6:37 a.m. 27 degrees, wind NWN 0 mph, feels like mid-November in Vermont.
Sky: hung the birdfeeders before five, Venus rising in the east, Orion
sinking in the west, in between the great smudgy sweep of our galaxy. By
sunrise, clouds organizing themselves in the powder blue, mare's tails and
cotton swaps, rose-tinted and luminous, a school of long, thin, fish-shaped
clouds headed east, bright like spawning herring. Permanent streams: cold
music, rocks damp and iceless. Wetlands: frost glazed, a deepening pool of
cold air, feed by half-a-dozen spigots that channel Sibirea down every
crease in the hillsides, a bitter watershed made less bearable by this past
week's glory . . . six days in the sixties and seventies. Across the reeds,
astronomical bushels of pine cones, dangling. Check for crossbills the way
I used to check the mid-marsh snag for hawks, now long gone. Nothing.
Absence of crossbills: like a whale watch without whales, a hawk watch
without hawks . . . then, it's all about your narration, tales of the land
and sea. I begin a crossbill dialogue with myself: eleven races of red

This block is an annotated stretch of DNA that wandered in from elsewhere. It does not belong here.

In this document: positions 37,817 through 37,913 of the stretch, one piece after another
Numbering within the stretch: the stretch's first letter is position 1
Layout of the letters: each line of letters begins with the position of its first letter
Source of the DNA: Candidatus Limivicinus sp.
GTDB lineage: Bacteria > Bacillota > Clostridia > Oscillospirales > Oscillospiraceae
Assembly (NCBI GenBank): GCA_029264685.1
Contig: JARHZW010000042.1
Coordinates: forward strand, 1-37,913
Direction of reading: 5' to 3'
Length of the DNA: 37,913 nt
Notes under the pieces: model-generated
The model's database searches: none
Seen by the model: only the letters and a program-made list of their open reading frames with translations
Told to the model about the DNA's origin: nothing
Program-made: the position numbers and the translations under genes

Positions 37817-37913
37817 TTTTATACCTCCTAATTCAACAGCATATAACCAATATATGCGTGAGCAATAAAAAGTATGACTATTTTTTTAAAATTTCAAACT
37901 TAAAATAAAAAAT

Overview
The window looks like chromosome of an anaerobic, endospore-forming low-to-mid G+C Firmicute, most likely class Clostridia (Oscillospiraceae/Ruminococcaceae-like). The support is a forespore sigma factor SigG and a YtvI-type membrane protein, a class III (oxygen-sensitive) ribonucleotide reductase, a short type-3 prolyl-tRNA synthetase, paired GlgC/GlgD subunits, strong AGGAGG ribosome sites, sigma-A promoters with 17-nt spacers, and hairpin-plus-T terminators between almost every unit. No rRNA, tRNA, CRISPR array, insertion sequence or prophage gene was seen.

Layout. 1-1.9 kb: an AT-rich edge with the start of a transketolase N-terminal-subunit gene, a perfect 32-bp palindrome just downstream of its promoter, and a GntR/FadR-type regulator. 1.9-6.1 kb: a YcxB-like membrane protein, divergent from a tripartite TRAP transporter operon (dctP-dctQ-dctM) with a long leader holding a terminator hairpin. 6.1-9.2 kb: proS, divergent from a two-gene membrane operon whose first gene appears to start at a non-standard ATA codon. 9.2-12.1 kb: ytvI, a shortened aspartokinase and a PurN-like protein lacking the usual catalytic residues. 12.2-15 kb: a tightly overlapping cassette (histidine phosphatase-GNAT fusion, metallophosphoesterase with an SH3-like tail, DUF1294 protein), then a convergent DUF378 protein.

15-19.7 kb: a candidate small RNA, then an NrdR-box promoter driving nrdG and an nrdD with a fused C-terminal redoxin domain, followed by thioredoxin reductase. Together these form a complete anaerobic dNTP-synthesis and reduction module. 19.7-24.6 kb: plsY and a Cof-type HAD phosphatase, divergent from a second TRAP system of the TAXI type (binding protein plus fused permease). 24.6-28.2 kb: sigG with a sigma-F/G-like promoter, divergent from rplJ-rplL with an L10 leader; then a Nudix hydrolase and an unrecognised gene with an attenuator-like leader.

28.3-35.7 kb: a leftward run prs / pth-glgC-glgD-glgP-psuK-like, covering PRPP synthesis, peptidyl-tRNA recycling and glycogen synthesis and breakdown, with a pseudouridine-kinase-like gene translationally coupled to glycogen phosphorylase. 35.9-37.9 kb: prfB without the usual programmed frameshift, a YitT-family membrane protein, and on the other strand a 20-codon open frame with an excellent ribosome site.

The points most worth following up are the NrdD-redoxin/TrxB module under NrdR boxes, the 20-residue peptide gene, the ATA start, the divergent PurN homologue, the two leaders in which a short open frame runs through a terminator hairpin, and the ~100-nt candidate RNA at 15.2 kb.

crossbills in North America, possibly eleven different species, each with a
different bill-size and body-size, each with different evergreen
preferences and geographic range. Each with a different call. Type 1,
southern Appalachians, a vagabond, wanders widely in the East. Northeast,
Types 1, 2, and 10, some years Type 3. Type 8, Newfoundland, a homebody.
The rest out West (Type 6, Sierra Madre Occidental of Mexico, wanders north
into the Southwest; Type 11, southern Mexico and Nicaragua). Eastern Type
10 might *actually* be Type 7. Who knows? Not me. Quizzically and
patiently, dogs look off into space. Pond: still, mist drifts a southeast .
. . unlike crossbills, which drift across the Northeast, cashing in on
Red squirrel, sitting beside pine, eats a cone how we might eat a
three-foot corn-on-the-cob, held in the palms of both hands. Happy squirrel
spins cone. White-eyerings set off eyes as black as coal. A facial
lamplight. Squirrel ignores me. Dogs, more interested in squirrel than
Jay, the town crier, announces a new day. Nuthatches, both species, quiet
as church mice. One downy woodpecker calls. Chickadees are conspicuous by
silence. Or absence?
Sunlight spills down Robinson Hill, cold and bright.